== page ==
A guide to US government



A guide to US government

As the US headed to the polls on 8 November 2016, markets were expecting a Hillary Clinton (Democrat) victory. Instead, on 9 November, Donald Trump (Republican) was elected to serve as the 45th US President of the United States. A Hillary Clinton presidency would have delivered slightly more predictability due to her lengthy political track record, and was viewed as the more likely outcome by various polling and statistical models in the run-up to the election. Donald Trump's campaign, on the other hand, leaves us with a few more questions on key issues, such as tax reform, trade negotiations and infrastructure spending. This election also decided members of Congress, governors and state legislators. It is important to remember the US government is made up of three branches with different functions and viewpoints, providing “checks and balances.”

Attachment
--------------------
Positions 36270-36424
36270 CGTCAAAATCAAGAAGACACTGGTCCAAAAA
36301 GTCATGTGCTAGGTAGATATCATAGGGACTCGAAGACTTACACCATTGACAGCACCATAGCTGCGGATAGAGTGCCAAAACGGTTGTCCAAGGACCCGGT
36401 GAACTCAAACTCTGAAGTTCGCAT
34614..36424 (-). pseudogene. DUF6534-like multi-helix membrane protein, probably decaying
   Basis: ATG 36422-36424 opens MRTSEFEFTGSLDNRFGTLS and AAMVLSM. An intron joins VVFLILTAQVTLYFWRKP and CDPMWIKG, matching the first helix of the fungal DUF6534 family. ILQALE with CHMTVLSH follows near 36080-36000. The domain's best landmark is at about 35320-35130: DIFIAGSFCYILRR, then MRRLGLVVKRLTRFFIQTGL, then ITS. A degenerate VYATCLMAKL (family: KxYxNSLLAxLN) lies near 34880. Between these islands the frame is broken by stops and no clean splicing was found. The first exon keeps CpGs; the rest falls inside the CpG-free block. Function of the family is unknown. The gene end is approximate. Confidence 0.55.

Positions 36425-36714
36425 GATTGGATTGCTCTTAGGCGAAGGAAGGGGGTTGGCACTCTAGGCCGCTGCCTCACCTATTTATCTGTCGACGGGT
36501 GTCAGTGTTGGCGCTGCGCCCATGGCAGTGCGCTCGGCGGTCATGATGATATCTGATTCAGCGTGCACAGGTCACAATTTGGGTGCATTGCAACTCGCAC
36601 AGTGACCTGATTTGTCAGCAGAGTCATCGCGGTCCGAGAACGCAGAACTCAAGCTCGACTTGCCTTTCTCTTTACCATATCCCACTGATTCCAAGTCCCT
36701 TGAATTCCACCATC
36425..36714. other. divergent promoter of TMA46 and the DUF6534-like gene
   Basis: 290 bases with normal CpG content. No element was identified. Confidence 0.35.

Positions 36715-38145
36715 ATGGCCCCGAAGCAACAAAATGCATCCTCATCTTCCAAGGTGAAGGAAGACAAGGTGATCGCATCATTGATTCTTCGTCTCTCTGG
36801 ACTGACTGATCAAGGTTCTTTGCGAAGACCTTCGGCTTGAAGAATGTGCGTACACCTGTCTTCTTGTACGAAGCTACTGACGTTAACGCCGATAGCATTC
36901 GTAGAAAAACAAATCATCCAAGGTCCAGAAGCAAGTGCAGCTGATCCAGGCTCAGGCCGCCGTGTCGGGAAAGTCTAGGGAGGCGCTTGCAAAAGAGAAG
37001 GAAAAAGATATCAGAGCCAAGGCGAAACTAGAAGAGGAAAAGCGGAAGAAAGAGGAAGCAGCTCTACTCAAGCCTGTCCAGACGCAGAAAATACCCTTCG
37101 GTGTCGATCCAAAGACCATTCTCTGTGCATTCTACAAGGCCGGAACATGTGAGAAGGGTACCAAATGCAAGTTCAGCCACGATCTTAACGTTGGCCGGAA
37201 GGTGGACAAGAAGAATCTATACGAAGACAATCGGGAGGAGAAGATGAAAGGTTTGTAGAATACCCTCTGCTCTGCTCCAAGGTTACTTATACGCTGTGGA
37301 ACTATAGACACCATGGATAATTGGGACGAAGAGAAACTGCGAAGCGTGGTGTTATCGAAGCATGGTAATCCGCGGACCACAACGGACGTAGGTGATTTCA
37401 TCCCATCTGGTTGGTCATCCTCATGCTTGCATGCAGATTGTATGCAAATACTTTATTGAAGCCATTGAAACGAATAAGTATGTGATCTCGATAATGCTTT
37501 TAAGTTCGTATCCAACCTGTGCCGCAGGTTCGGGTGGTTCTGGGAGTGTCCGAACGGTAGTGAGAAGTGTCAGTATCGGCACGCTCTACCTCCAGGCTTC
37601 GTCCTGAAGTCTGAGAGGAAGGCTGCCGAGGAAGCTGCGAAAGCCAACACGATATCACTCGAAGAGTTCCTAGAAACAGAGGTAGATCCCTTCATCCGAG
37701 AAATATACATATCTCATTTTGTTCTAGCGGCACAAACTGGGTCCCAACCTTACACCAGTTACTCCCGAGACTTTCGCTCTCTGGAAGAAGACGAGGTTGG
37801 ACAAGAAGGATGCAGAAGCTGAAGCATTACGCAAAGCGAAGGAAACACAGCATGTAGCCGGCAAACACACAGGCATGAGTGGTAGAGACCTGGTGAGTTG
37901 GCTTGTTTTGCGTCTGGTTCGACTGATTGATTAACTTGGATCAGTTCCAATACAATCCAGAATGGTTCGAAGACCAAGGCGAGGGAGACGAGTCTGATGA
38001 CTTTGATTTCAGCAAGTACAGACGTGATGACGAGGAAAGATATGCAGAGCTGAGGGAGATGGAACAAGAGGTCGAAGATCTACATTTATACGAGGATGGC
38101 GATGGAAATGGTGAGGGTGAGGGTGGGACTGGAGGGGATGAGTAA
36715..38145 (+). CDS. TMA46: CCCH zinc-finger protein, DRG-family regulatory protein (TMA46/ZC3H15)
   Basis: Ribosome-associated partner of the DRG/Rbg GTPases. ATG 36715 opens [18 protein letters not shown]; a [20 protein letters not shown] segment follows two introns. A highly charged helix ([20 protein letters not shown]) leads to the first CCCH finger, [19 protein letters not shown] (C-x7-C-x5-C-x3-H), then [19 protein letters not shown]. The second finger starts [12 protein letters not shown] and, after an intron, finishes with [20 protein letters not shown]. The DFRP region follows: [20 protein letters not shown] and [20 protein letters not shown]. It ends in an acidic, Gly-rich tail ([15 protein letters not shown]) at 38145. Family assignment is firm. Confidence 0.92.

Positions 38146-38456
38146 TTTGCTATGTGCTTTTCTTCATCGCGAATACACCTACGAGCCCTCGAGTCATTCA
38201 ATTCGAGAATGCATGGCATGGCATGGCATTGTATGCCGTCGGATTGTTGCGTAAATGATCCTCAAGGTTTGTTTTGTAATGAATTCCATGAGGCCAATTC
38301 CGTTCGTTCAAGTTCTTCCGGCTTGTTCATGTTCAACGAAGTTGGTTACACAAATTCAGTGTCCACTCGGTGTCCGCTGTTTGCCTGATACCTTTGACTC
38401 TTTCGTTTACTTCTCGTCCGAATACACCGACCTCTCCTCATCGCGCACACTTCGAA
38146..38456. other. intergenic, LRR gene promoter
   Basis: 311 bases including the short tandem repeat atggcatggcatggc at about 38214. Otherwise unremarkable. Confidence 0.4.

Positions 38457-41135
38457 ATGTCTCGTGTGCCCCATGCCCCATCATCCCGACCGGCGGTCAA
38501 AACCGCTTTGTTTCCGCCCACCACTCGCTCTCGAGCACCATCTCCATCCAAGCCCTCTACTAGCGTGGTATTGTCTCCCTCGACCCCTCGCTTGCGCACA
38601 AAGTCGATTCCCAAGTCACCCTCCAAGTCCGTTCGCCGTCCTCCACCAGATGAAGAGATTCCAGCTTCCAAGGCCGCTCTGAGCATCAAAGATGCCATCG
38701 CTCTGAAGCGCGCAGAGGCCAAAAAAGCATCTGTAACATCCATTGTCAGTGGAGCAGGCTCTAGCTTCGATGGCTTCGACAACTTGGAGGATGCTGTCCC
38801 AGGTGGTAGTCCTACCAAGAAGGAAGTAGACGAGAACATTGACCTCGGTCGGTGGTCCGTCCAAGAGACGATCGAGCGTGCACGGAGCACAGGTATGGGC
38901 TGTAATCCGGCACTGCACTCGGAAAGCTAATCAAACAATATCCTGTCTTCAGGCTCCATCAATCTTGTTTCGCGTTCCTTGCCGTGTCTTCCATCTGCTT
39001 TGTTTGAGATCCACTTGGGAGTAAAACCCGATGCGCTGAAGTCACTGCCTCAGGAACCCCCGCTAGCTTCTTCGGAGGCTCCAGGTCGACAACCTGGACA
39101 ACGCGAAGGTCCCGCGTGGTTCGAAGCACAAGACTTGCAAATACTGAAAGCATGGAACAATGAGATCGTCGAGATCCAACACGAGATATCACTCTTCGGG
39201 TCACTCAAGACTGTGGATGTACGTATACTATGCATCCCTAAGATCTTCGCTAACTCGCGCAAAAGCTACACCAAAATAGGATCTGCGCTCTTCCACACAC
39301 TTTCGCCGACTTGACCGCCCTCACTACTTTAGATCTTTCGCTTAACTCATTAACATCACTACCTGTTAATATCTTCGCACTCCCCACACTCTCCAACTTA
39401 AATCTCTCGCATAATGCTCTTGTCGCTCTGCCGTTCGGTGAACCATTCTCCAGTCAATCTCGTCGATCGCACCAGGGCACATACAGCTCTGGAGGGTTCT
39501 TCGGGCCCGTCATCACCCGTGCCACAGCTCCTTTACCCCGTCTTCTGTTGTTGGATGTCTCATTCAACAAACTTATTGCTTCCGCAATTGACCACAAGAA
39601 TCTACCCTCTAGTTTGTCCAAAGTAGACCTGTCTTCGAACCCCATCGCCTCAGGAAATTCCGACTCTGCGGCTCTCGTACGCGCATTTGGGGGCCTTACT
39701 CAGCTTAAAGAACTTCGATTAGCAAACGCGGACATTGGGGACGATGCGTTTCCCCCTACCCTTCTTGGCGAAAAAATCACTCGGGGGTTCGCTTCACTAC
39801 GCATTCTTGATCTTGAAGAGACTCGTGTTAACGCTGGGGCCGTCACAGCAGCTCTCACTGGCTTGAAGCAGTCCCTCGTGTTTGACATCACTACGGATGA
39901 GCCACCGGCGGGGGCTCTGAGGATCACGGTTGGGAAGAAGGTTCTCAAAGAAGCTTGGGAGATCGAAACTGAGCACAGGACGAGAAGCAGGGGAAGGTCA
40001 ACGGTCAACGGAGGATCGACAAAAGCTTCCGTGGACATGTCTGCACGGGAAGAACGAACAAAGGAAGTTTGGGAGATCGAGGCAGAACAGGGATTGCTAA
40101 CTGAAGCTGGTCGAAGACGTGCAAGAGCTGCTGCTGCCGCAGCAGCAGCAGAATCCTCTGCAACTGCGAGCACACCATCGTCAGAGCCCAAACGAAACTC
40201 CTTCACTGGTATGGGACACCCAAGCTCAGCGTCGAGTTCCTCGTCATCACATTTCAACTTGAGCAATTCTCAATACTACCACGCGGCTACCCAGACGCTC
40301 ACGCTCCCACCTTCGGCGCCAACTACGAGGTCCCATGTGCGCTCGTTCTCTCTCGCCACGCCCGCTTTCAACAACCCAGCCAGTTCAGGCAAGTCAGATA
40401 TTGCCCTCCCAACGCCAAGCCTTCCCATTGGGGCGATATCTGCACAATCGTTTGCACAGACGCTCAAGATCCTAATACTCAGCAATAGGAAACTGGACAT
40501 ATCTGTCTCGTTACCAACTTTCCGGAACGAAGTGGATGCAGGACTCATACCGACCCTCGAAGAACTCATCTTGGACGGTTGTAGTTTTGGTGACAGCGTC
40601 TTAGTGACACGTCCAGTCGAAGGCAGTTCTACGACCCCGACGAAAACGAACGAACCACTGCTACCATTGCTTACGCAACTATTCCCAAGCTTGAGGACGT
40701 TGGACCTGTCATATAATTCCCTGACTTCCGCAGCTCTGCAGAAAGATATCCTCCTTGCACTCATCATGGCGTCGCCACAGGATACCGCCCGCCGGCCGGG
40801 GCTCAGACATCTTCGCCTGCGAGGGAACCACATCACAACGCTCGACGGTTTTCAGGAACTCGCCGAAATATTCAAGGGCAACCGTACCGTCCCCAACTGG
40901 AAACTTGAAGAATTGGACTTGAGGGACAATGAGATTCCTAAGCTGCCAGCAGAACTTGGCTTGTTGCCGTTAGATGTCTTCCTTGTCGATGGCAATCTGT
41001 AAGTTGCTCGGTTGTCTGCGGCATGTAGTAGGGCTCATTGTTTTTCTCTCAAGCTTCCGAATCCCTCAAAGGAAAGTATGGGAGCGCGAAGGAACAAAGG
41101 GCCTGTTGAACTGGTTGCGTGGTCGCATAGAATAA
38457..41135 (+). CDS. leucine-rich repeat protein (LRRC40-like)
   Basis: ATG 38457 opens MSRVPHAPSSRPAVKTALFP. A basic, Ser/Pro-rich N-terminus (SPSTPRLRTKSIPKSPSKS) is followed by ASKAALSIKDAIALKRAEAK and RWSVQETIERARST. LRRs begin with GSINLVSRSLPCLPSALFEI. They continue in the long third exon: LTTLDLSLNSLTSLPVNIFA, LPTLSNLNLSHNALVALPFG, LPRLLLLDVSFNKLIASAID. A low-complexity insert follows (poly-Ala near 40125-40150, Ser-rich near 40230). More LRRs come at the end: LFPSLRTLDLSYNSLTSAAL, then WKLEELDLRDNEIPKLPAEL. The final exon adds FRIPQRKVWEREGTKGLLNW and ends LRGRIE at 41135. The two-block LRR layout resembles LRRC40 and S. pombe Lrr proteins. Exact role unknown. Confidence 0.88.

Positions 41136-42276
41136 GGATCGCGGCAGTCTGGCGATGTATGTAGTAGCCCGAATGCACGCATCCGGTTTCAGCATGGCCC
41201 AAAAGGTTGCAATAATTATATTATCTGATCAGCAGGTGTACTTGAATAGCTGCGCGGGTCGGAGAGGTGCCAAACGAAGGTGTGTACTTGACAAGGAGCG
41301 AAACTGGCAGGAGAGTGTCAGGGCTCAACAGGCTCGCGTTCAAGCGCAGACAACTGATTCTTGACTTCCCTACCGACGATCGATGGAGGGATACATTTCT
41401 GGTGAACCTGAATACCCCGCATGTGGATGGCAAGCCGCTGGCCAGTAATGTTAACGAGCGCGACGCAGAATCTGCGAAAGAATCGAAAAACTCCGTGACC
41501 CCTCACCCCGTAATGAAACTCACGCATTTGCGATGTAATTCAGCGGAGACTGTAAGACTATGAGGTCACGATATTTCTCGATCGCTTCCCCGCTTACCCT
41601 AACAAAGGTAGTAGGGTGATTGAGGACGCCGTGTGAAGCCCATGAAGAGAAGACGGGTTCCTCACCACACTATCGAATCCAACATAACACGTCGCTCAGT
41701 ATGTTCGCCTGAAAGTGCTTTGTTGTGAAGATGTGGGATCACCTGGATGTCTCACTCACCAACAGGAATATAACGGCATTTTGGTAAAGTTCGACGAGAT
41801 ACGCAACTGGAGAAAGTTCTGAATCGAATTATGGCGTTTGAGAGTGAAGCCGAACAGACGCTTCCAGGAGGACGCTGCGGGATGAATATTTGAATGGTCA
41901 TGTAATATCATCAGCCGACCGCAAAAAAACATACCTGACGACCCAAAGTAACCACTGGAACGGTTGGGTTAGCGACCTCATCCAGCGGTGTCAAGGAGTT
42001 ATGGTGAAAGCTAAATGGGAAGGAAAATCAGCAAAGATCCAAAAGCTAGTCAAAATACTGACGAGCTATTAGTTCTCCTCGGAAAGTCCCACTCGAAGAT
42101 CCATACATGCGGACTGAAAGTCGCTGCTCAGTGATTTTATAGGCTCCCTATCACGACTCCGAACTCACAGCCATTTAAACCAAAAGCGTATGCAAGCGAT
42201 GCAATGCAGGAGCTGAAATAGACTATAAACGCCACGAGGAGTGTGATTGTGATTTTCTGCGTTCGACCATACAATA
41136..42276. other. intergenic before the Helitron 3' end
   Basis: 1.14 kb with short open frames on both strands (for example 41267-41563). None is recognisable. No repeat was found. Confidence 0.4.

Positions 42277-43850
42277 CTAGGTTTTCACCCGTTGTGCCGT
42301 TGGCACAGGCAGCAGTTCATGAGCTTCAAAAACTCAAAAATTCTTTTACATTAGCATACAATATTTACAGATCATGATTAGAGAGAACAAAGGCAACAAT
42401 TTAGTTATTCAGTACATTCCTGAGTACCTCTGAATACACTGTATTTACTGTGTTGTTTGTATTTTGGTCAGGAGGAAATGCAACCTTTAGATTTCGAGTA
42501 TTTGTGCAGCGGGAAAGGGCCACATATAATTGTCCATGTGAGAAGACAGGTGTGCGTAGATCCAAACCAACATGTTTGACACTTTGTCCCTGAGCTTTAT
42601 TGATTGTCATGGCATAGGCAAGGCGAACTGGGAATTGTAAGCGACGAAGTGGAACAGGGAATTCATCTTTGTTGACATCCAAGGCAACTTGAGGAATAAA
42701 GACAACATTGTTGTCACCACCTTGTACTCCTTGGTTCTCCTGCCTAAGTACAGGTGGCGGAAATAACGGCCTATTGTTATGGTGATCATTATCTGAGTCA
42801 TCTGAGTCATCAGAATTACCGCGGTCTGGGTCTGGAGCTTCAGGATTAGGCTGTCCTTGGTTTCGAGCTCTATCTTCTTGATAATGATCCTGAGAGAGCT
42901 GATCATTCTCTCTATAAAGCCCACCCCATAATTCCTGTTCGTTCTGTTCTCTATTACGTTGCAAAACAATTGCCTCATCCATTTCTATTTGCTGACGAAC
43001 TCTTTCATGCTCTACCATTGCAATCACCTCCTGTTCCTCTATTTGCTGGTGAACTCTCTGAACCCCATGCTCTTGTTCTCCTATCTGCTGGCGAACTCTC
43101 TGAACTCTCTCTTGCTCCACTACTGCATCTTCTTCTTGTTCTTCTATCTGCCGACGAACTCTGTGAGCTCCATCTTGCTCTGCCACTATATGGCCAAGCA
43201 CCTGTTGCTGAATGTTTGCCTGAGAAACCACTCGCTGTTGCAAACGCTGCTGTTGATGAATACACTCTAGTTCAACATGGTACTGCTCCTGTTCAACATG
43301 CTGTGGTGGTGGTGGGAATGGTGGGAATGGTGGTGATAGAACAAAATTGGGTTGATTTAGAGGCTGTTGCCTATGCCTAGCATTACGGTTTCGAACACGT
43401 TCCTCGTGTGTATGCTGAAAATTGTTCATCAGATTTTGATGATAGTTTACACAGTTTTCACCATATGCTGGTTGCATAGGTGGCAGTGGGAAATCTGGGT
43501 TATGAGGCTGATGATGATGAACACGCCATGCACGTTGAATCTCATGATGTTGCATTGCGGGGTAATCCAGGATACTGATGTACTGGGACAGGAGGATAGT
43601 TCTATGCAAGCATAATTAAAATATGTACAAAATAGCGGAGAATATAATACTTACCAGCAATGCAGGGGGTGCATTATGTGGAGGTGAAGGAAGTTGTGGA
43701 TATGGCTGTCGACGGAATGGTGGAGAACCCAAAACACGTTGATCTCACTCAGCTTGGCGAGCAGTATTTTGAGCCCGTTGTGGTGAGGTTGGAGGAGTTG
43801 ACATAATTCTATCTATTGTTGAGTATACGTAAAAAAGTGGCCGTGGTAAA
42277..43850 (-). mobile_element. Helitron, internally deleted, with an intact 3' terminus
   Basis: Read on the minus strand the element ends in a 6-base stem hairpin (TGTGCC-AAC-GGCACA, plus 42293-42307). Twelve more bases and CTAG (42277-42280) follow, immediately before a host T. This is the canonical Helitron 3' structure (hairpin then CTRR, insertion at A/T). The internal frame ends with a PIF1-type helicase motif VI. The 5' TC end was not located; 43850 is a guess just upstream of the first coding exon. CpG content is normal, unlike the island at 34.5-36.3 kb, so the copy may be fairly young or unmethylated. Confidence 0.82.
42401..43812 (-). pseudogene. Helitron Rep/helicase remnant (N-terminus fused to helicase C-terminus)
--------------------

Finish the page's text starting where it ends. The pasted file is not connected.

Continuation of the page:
The US government has three branches, with each branch given overlapping responsibilities to make sure that no single part of the government is too powerful. This means that one branch cannot individually make any changes. The US Congress creates and passes laws, the president signs or vetoes them and the Supreme Court is the ultimate authority on the laws. In this bulletin, we explain how these three branches form the US government.

    1) President (executive branch)